“The procurement and acquisitions span the entire spectrum of the capabilities of [the] Indian air force, including fighter aircraft, transport aircraft, helicopters and modernization of air defense network. Net-centricity, cybersecurity and ensuring the requisite communication bandwidth for seamless operations are also a part of capacity building to ensure that [the] Indian air force remains at the forefront of technology,” he says.
The long gestation periods for acquiring new systems requires the Indian air force to upgrade its legacy systems to retain and further strengthen its capabilities.
India has announced several large IAF acquisition projects, including the more than $20 billion effort to buy 126 Dassault Rafales under the widely watched Medium Multi-Role Combat Aircraft project, and a program to buy Apache and Chinook helicopters from Boeing.
The minister also expressed concern over the shortage of trainer aircraft, which he says has been a training impediment. “The induction of Basic Trainer Aircraft [BTA], the Intermediate Jet Trainer [IJT] and the Hawk Mk-132 Advance Jet Trainer [AJT] will enable more meaningful training to the air crew and also prepare the crew to handle complex avionics in modern aircraft,” Antony says. “The skill levels of other air warriors too must be similarly developed to enable them to retain and sharpen the cutting edge of the operational capability, as well as adeptly handle other systems and structures in a net-centric environment.”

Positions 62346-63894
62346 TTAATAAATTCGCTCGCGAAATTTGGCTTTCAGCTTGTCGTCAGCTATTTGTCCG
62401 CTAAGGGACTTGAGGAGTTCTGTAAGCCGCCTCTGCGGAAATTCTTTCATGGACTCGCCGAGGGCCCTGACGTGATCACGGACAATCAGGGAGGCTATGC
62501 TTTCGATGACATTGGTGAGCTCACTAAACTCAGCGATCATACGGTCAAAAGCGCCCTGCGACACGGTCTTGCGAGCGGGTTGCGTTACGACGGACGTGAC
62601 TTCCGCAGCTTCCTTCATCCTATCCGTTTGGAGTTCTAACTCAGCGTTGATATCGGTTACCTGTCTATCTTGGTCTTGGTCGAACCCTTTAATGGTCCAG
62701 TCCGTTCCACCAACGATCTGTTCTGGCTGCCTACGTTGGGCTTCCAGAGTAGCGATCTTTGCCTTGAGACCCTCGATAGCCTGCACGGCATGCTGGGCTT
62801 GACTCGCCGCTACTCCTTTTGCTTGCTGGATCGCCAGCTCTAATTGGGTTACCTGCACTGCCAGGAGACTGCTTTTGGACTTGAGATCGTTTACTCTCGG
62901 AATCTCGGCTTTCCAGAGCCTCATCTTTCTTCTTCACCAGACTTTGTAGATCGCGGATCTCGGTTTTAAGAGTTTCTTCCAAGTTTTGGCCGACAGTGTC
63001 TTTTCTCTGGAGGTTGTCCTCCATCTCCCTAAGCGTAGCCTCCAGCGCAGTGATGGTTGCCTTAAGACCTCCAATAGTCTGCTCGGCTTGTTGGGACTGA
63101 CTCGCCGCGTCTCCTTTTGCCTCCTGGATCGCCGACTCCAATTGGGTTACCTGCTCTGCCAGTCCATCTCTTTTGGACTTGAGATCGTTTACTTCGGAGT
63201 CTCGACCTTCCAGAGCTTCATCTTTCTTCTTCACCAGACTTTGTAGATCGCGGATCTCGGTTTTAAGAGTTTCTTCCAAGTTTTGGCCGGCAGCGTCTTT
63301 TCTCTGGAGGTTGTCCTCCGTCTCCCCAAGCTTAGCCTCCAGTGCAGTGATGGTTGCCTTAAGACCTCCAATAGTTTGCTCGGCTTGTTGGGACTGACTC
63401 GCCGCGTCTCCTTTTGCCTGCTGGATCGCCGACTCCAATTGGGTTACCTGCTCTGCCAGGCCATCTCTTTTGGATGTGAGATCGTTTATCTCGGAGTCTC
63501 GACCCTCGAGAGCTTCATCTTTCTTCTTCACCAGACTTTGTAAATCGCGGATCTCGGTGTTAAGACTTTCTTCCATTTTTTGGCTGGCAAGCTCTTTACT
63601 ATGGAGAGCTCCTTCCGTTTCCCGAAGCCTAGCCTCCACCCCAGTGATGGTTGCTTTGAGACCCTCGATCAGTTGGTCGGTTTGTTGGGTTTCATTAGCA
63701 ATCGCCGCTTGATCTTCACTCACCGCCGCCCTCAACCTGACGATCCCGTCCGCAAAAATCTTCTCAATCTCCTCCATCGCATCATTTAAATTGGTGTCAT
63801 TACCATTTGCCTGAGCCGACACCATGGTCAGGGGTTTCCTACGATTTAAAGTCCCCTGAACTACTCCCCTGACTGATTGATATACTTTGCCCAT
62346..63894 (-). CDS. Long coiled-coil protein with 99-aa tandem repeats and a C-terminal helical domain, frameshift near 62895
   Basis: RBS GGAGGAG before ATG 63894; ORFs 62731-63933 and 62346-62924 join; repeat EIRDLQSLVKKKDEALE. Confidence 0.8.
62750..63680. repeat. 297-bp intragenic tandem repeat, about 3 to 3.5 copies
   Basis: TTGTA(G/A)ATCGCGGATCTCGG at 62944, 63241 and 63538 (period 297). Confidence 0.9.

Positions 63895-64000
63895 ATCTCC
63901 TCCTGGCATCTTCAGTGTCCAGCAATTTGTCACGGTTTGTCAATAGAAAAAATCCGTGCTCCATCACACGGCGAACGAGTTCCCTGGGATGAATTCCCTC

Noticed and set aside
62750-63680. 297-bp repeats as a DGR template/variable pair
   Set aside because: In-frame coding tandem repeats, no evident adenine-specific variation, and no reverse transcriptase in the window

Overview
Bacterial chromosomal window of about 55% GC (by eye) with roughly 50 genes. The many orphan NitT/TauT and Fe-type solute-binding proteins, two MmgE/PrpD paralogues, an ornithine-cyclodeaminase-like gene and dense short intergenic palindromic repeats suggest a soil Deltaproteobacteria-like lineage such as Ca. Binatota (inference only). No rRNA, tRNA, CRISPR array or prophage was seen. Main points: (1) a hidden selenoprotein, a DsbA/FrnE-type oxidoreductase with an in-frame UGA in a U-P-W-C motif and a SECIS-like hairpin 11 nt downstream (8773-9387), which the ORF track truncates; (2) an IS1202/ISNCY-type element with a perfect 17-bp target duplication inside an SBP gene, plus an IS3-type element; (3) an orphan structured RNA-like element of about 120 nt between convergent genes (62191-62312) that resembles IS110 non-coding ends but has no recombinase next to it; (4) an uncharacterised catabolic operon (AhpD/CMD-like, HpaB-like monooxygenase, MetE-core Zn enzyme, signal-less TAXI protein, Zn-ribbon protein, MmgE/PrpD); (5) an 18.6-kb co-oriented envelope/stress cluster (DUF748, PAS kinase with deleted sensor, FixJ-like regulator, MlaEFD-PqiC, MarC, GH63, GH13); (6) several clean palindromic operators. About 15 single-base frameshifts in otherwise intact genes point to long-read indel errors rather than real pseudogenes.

The IAF has projected a requirement of 181 BTAs, 85 IJTs and 106 AJTs for Stage-I, II and III training.
India also plans to order 30 more Swiss Pilatus PC-7s, along with the 75 trainers already ordered last year.
Rafale photo: Dassault